Here are Five Lessons Your College-Bound Kids Can Learn in the Next 15 Days That Will Guarantee Them a College Acceptance Letter (#2)

#2: Now That You've Picked a Prompt & Created Your Claim, Now It's Time To PROVE Your Claim!

A great personal statement essay is made up of one or more “little stories” that prove your claim. Most often, your claim is something like:

“This experience illustrates that I have 
intellect, perseverance, and resilience even 
in the face of disappointment or failure."

Ultimately, the claim needs to prove that you would be a good fit for the college or university to which you are applying.

Often times, students have trouble figuring out how much of the story to tell. The story or example cannot be the only thing in the personal statement essay. You also need a good introduction and a conclusion, and some people include more than one story.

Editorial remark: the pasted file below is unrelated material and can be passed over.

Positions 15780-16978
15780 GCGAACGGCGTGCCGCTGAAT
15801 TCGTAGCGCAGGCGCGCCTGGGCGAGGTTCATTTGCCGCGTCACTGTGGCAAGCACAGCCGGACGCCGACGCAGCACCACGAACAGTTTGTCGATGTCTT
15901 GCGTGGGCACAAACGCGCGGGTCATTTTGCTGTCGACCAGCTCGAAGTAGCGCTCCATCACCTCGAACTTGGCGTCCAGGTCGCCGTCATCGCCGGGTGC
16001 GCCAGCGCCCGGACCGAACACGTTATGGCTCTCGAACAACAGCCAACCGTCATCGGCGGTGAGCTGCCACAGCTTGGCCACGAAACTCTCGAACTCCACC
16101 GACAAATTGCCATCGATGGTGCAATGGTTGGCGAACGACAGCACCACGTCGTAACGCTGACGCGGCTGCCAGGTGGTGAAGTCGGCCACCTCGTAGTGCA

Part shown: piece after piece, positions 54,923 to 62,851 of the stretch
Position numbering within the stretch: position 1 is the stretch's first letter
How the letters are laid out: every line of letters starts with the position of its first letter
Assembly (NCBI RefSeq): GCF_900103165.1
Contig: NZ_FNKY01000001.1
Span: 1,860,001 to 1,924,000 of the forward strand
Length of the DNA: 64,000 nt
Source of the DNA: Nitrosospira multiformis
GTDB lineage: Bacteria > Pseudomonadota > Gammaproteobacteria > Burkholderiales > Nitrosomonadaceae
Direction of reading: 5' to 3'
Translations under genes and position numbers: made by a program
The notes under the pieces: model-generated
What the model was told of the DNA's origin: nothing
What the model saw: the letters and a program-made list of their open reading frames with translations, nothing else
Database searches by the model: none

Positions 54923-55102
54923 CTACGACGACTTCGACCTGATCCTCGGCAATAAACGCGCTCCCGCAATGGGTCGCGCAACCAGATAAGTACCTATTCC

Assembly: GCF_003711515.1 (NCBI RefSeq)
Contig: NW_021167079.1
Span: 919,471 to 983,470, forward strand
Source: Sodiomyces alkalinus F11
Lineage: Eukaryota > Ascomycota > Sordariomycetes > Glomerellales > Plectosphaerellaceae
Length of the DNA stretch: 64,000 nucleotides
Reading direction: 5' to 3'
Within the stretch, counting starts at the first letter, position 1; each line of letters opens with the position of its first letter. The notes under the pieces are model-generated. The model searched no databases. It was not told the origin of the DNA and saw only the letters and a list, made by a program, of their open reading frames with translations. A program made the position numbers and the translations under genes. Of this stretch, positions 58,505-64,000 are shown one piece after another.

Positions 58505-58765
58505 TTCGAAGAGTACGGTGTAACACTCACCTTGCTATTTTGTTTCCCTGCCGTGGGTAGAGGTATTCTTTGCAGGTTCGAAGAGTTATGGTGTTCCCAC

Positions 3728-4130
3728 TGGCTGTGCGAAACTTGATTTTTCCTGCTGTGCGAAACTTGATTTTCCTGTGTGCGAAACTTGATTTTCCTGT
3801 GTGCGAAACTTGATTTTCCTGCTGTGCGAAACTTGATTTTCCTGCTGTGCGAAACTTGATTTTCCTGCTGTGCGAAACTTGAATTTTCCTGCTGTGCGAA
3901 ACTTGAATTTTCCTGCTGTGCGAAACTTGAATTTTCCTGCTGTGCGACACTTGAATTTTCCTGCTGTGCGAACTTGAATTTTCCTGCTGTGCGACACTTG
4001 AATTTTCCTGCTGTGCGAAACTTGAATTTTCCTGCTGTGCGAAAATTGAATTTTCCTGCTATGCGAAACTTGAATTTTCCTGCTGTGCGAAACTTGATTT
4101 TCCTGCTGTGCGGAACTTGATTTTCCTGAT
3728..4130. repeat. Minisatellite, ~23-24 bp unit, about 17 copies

FIRST, YOU NEED TO DECIDE WHAT ARE THE KEY LESSONS THE STORY IMPARTS?

Let's imagine that your story is about finding out that your debate team had been practicing for the wrong set of questions the whole time, which caused you to stay up all night before the competition reworking your arguments. In the end you did not win the debate, but you made a respectable showing, and you learned some things.

So the first question is, what did this experience teach you?

Answer: I learned that when you pull together with a team on a clear goal you can achieve almost anything.


OK. NOW THAT YOU HAVE AN IDEA OF WHAT THE STORY TEACHES, YOU CAN SKETCH OUT THE EVENTS THAT LED TO THE LEARNING OF THE LESSON.